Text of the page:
Saturday, November 21, 2009

She refused the rose

I am privileged to be a part of a church that does something called Midnight Outreach where we bring long steamed red roses to girls who are in the strip clubs. There is a card attached that has our church info listed and says something like 'this is a little gift to brighten your day, no strings attached'. We do not preach and while some of the girls do not believe this, we do not judge. We just want them to know we think about them and Jesus loves them. No matter what they do in those clubs.

I went with the group to give out roses this week and saw many girls, but one who occupies my mind still.

As I pushed my way through the crowded club full of barely dressed girls, she spots me as I hand out roses and slurs "HEY. You know me!". Yes, I did.

As I took in her face and plastered a smile on mine, a million thoughts shot through my head all at once. We were best friends once. We had both buried a daughter, her after a long battle with something incurable. I remembered what her step dad had done to me and thought about what he must have done to her. I remembered the guy I liked that she slept with to prove a point and her mother's spaghetti. I remembered her mom having her at 15 and spending her money on pot instead of my friend and her little brother. I remember her dropping out of school at 16 because in all those years she had never learned to read.

As I focused on not looking anywhere but her eyes, my heart flooded with sorrow and began to spill over so much my smile started to crack. My lips twitched as I stood frozen knowing the rules say 'no conversations' (club rule, not church. They do not want us to have the opportunity to preach to a girl who could be making them money) and do not look anywhere but her face. Our rule, actually. We do not want to come across as better than them or judgemental. She went to slip her hand around my waist and I wanted to hug her so bad but instead I pulled back. She took offence but it was not because of her. It was not even because she was wearing less than a bra & panties, was drunk as shit and was straddling another girl dressed much the same. I wanted to hug her and drag her out and tell her I was so sorry for the life she was dealt and promise her it could be better! I wanted to, but I just stood there and smiled that big smile that was a cross between shock & crazy. I offered her a rose and she refused. She turned down the rose that to her maybe meant judgement and condemnation. She turned down a rose that showed the sharp contrast between my life and hers.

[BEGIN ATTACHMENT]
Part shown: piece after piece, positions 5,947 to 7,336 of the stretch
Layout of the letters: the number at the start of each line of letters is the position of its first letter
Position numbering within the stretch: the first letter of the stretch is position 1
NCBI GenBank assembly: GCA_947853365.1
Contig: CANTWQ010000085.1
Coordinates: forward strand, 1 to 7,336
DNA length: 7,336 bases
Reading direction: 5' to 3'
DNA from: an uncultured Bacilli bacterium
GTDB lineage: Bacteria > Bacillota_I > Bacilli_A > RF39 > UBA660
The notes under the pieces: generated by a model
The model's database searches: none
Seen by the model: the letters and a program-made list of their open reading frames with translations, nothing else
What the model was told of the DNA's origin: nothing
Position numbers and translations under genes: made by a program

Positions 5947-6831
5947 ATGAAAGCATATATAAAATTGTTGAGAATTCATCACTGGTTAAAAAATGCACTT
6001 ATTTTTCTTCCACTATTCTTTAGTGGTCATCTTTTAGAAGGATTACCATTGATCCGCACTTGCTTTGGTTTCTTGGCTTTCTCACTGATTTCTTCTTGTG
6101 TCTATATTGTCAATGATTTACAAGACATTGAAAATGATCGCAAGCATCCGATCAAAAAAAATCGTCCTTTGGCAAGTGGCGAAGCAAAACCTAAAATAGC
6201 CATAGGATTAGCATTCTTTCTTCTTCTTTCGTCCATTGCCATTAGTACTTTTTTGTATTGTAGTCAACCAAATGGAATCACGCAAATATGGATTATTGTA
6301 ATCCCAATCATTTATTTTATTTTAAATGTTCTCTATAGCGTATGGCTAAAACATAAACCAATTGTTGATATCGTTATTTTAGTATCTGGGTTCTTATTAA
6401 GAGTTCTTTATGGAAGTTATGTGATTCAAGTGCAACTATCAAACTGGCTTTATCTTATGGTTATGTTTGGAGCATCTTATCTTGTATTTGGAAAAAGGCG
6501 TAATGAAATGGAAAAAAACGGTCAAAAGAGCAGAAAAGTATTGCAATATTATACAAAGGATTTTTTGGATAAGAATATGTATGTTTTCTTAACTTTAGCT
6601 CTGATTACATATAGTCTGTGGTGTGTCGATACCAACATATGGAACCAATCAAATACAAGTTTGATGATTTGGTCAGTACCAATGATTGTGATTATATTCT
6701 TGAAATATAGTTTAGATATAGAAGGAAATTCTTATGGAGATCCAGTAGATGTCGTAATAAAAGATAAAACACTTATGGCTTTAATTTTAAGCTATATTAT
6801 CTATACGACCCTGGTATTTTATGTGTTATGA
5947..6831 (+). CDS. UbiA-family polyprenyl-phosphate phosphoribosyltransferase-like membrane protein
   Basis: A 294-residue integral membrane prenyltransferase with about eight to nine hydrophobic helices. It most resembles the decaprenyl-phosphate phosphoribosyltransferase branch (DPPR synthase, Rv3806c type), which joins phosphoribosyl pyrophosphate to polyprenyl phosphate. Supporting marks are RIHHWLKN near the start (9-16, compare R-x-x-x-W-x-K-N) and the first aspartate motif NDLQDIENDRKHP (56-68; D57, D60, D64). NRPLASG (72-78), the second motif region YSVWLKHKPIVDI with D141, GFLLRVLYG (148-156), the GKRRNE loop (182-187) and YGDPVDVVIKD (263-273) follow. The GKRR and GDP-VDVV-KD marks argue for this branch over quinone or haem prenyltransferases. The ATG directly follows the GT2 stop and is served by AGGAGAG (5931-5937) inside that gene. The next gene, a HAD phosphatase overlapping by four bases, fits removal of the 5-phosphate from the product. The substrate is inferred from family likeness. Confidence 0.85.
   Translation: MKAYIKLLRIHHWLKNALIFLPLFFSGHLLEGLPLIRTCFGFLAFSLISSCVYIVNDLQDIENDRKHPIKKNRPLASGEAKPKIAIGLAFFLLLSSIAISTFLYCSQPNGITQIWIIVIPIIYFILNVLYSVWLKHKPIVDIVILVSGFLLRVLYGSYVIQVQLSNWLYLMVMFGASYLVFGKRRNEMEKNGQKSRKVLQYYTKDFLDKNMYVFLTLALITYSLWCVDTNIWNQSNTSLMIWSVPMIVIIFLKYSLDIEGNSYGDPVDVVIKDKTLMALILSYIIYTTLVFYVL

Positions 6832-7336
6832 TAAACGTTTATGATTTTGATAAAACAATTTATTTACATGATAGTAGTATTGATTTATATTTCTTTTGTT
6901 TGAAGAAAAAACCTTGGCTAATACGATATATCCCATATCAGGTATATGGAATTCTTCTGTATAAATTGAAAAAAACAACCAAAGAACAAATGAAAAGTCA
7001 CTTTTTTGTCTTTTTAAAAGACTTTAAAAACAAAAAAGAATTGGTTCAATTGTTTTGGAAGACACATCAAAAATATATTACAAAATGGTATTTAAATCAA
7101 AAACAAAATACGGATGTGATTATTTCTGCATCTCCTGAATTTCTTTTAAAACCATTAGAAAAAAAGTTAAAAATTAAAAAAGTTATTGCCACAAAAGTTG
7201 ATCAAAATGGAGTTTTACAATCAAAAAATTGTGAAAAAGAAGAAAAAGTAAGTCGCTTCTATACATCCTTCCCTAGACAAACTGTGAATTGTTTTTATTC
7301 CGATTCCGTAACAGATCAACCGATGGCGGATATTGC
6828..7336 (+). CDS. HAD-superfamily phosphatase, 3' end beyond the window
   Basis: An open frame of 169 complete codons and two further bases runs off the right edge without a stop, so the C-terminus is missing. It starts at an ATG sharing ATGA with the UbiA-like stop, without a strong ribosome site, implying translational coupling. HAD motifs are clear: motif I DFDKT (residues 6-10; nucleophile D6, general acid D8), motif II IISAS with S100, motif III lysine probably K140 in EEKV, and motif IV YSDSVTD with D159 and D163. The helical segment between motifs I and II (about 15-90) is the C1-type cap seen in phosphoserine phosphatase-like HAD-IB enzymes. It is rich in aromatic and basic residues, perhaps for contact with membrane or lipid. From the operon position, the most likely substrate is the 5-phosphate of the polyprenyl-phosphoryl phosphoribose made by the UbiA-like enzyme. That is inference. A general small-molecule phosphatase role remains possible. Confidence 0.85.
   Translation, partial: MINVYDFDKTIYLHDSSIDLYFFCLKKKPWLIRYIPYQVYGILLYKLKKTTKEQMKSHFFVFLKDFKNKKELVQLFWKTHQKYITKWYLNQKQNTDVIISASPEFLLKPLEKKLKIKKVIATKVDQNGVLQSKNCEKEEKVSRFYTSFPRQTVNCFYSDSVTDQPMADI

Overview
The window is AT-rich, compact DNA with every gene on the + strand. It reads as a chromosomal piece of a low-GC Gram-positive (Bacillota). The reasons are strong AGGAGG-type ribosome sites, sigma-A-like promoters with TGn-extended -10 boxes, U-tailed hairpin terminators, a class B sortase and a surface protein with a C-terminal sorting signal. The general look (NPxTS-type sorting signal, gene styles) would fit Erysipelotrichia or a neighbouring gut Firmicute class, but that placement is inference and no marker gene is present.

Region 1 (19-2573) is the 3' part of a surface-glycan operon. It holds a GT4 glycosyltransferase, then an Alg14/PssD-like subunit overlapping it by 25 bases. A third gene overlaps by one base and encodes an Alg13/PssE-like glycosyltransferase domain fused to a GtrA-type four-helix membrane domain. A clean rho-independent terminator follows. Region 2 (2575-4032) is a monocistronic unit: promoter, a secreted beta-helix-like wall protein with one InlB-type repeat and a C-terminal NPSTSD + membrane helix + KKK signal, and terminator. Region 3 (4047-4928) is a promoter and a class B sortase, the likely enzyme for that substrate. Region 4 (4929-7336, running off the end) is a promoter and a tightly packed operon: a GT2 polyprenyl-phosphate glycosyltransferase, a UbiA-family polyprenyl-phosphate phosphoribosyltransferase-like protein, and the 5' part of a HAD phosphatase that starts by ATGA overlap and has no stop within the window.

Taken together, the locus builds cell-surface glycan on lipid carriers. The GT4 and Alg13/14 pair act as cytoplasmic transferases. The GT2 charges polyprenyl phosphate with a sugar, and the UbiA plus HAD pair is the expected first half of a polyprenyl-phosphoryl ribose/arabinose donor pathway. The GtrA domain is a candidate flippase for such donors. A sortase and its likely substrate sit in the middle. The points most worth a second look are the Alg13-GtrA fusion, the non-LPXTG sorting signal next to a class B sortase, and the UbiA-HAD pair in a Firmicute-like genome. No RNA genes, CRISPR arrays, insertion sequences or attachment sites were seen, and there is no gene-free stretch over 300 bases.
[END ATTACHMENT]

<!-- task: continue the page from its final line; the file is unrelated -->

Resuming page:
I was dressed for the weather in layers while she was hardly dressed. My husband of 11 years was at our nice home full of nice stuff sound asleep with 2 of our daughters to snuggle with and a hope for the future. She was 35 years old and drunk on a Thursday night that was moving fast into a Friday morning that looks a lot like hell if I had to guess.

She said to me, "God. You look so different". I KNOW, I wanted to scream! It was not my hair or the extra 15 pounds. My face looks exactly the same as it did when I was 10, actually. I knew what she meant. She saw the Hope. "His Name is Jesus!" I wanted to grab her and say. "You see Hope in me and you can have it too". Instead I said "Nice seeing you, Christian" and turned on my heels and walked out of the club into the cold night air.